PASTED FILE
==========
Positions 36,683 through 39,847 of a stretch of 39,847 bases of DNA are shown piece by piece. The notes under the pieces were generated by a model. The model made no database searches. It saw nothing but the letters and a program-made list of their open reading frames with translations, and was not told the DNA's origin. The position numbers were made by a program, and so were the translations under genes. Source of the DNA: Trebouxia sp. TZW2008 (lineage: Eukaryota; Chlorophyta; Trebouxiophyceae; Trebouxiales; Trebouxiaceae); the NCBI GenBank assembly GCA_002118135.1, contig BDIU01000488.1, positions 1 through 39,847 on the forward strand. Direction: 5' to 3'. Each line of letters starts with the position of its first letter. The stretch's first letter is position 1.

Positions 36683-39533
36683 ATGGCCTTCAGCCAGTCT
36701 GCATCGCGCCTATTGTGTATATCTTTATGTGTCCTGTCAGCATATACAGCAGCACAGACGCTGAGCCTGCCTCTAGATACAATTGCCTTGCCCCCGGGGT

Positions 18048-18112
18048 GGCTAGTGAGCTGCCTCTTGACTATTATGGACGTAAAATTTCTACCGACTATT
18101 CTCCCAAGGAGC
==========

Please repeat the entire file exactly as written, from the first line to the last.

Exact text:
Positions 36,683 through 39,847 of a stretch of 39,847 bases of DNA are shown piece by piece. The notes under the pieces were generated by a model. The model made no database searches. It saw nothing but the letters and a program-made list of their open reading frames with translations, and was not told the DNA's origin. The position numbers were made by a program, and so were the translations under genes. Source of the DNA: Trebouxia sp. TZW2008 (lineage: Eukaryota; Chlorophyta; Trebouxiophyceae; Trebouxiales; Trebouxiaceae); the NCBI GenBank assembly GCA_002118135.1, contig BDIU01000488.1, positions 1 through 39,847 on the forward strand. Direction: 5' to 3'. Each line of letters starts with the position of its first letter. The stretch's first letter is position 1.

Positions 36683-39533
36683 ATGGCCTTCAGCCAGTCT
36701 GCATCGCGCCTATTGTGTATATCTTTATGTGTCCTGTCAGCATATACAGCAGCACAGACGCTGAGCCTGCCTCTAGATACAATTGCCTTGCCCCCGGGGT

Positions 18048-18112
18048 GGCTAGTGAGCTGCCTCTTGACTATTATGGACGTAAAATTTCTACCGACTATT
18101 CTCCCAAGGAGC